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The visiting judge and the public defender

I want to understand more about this.

Commissioner Rodney Ellis is calling for a review of the process used to select substitute judges after fielding a scathing letter from the county’s public defender outlining two decades of allegations against ex-Judge Jim Wallace and questioning whether he is eligible to still sit as a “visiting” jurist in light of his disciplinary history.

The former elected judge, a Republican who left the bench in 2018, was one of 11 publicly admonished by state oversight officials in August for allegedly violating judicial canons by ordering hearing officers to deny no-cost bail to thousands of poor defendants.

That admonishment — which the State Commission on Judicial Conduct later retracted, according to Wallace’s attorney — was just one of nearly a dozen incidents outlined in the two-page letter, which also detailed Wallace’s previous disciplinary actions and a more recent courtroom spat when he suggested that a female attorney was objecting too often and told her she should just “stay standing through the whole trial and save your knees.”

The letter, signed by Chief Public Defender Alex Bunin, called those actions “prejudicial to a fair trial” and suggested that the county get a legal opinion on whether Wallace is still eligible to get work as a visiting judge in light of his history.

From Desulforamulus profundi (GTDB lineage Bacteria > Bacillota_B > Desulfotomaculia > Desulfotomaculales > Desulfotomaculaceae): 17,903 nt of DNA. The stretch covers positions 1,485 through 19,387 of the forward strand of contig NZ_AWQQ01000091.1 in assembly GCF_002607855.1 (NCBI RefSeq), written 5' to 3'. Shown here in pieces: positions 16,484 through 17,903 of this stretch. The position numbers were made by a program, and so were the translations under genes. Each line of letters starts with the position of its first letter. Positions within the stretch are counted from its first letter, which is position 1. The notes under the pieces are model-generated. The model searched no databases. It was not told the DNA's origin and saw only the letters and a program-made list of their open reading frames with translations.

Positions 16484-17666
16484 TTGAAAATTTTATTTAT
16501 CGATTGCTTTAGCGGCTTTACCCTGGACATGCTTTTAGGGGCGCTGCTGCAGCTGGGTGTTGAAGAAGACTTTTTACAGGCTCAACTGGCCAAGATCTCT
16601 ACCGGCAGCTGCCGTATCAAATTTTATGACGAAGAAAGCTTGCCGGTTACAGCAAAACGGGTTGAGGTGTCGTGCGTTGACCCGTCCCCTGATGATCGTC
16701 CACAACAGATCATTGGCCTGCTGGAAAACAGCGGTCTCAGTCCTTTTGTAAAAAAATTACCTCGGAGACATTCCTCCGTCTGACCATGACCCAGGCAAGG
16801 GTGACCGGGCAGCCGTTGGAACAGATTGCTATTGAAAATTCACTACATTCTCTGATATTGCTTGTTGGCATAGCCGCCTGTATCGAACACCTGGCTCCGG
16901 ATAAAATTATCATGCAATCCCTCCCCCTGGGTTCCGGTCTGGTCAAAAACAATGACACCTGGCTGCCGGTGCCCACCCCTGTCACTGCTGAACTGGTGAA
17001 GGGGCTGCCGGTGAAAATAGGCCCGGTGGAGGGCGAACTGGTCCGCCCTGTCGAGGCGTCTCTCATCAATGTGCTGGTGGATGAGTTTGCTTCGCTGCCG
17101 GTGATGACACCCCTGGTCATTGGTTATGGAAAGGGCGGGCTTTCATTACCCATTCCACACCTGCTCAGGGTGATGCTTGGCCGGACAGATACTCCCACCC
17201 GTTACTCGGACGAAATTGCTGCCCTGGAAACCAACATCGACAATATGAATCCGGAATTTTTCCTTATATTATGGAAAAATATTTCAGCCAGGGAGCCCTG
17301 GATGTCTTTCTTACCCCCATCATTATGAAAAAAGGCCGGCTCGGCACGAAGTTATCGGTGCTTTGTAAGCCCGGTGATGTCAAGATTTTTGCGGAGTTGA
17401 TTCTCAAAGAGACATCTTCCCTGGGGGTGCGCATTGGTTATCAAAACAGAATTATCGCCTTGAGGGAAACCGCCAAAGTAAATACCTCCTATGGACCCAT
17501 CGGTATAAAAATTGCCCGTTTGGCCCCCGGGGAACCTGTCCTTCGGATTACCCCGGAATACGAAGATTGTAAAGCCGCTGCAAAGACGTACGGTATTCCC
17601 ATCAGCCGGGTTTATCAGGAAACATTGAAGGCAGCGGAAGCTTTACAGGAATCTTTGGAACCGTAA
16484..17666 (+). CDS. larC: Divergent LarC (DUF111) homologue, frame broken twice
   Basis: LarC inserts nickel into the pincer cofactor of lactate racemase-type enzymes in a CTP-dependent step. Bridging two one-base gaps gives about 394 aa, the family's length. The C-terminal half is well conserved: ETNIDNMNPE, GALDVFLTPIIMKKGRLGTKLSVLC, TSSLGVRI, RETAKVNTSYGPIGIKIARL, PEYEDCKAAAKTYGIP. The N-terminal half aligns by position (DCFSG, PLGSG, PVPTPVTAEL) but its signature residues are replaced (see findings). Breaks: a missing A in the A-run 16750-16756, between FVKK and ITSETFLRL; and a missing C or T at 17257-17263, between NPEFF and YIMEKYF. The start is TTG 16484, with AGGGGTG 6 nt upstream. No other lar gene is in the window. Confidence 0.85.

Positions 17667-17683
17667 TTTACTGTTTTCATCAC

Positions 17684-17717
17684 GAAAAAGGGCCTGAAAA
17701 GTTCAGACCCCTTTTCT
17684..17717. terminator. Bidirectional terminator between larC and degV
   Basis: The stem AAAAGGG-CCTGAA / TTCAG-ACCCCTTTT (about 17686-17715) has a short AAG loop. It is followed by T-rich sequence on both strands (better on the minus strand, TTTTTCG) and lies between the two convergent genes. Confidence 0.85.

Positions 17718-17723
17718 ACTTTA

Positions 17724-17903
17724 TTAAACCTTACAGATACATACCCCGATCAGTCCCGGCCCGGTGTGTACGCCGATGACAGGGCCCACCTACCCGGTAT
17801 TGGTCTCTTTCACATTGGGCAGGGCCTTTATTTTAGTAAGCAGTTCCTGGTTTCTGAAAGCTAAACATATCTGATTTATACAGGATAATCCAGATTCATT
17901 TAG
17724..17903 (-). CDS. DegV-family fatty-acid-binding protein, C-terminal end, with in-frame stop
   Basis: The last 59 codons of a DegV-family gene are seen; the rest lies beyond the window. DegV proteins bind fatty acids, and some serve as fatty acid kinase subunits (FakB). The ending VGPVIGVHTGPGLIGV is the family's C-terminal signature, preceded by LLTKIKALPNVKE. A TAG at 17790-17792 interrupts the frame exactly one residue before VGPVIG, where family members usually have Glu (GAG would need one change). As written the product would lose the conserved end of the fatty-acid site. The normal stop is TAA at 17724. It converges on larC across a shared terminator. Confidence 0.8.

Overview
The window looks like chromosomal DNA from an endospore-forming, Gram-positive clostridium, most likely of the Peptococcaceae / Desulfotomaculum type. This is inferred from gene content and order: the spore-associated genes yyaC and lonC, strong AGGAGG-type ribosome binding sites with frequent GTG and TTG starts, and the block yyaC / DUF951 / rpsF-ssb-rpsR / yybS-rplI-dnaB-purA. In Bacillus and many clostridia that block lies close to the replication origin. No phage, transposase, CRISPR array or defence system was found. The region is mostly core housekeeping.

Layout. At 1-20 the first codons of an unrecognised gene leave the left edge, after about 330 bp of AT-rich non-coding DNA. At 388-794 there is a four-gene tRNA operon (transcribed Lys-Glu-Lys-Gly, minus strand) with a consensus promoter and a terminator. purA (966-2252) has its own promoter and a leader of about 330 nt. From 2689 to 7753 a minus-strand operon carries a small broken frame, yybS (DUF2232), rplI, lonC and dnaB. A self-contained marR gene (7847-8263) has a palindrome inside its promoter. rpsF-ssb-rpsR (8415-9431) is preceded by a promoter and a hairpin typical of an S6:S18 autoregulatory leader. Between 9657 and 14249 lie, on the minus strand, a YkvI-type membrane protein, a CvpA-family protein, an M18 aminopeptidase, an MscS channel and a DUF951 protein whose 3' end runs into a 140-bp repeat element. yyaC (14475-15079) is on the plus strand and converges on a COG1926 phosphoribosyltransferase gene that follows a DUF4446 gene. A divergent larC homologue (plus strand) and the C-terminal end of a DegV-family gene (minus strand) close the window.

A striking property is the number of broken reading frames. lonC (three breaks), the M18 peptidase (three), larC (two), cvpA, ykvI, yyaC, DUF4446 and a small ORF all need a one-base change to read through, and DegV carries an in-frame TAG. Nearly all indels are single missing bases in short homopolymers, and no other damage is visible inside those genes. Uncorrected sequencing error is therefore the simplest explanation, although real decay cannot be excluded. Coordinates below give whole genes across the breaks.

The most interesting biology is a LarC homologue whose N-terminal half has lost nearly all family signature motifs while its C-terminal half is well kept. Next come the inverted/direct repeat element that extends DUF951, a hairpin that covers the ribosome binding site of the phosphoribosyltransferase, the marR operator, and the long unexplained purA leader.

The regional administrative judge who approves such appointments said that Wallace does qualify because his disciplinary matters were considered lower-level infractions. Wallace, meanwhile, disputed some of the allegations against him, and argued that his other actions were justified or taken out of context.

“They’re bringing up a bunch of stuff that’s totally not true and inaccurate,” he told the Houston Chronicle. “I’m a judge that comes from the old school but I’m not gonna be intimidated by the public defender’s office.”

To Ellis, the letter raises questions about whether judges who were voted out of office or left the bench should still be overseeing local courtrooms. Though he conceded it’s not clear what changes county-level elected officials could implement, on Friday he added the issue to the next Commissioners Court agenda and said he planned to go to the county attorney for advice.

“I’m not sure what can be done,” he said, “but I’m sure what cannot be — and that’s for us to turn a blind eye.”

See here for more on that admonishment. I for one would like to know for sure if the State Commission on Judicial Conduct did in fact retract it, which if true seems to me to be a big deal and a key fact, or if this one judge’s lawyer is just saying they did. The rest of the story goes into the charges levied by Alex Bunin and Judge Wallace’s responses to them. I don’t have nearly enough information to assess them, so I support Commissioner Ellis’ call to review the entire system, which I’m guessing hasn’t had any such review ever. Maybe everything is working fine, maybe there are a few tweaks here and there that could be made, and maybe a wholesale overhaul is in order. Now is as good a time as any to do that, so let’s move on it and see what we find out.

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